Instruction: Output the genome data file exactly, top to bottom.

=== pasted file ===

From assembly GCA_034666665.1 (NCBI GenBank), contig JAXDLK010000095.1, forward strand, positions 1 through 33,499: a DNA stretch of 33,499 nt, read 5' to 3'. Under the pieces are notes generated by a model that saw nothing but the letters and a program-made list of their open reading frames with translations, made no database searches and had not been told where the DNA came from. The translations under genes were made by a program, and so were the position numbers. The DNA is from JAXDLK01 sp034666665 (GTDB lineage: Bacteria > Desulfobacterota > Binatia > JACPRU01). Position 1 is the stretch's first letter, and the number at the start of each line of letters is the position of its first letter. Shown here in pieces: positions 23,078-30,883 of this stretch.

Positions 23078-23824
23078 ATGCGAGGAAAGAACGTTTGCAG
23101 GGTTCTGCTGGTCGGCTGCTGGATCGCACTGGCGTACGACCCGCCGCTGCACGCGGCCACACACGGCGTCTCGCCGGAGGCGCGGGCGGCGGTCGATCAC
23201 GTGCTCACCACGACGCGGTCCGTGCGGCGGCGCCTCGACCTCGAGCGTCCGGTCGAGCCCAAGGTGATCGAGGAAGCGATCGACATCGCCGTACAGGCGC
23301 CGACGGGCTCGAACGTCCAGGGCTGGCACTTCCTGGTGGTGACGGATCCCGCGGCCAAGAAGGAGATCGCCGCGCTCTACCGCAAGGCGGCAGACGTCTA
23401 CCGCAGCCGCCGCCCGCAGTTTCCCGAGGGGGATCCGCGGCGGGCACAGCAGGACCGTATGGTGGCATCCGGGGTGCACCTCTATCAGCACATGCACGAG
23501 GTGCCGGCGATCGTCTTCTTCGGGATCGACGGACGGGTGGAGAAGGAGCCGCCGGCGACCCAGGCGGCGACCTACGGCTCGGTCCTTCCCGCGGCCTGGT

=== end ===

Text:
From assembly GCA_034666665.1 (NCBI GenBank), contig JAXDLK010000095.1, forward strand, positions 1 through 33,499: a DNA stretch of 33,499 nt, read 5' to 3'. Under the pieces are notes generated by a model that saw nothing but the letters and a program-made list of their open reading frames with translations, made no database searches and had not been told where the DNA came from. The translations under genes were made by a program, and so were the position numbers. The DNA is from JAXDLK01 sp034666665 (GTDB lineage: Bacteria > Desulfobacterota > Binatia > JACPRU01). Position 1 is the stretch's first letter, and the number at the start of each line of letters is the position of its first letter. Shown here in pieces: positions 23,078-30,883 of this stretch.

Positions 23078-23824
23078 ATGCGAGGAAAGAACGTTTGCAG
23101 GGTTCTGCTGGTCGGCTGCTGGATCGCACTGGCGTACGACCCGCCGCTGCACGCGGCCACACACGGCGTCTCGCCGGAGGCGCGGGCGGCGGTCGATCAC
23201 GTGCTCACCACGACGCGGTCCGTGCGGCGGCGCCTCGACCTCGAGCGTCCGGTCGAGCCCAAGGTGATCGAGGAAGCGATCGACATCGCCGTACAGGCGC
23301 CGACGGGCTCGAACGTCCAGGGCTGGCACTTCCTGGTGGTGACGGATCCCGCGGCCAAGAAGGAGATCGCCGCGCTCTACCGCAAGGCGGCAGACGTCTA
23401 CCGCAGCCGCCGCCCGCAGTTTCCCGAGGGGGATCCGCGGCGGGCACAGCAGGACCGTATGGTGGCATCCGGGGTGCACCTCTATCAGCACATGCACGAG
23501 GTGCCGGCGATCGTCTTCTTCGGGATCGACGGACGGGTGGAGAAGGAGCCGCCGGCGACCCAGGCGGCGACCTACGGCTCGGTCCTTCCCGCGGCCTGGT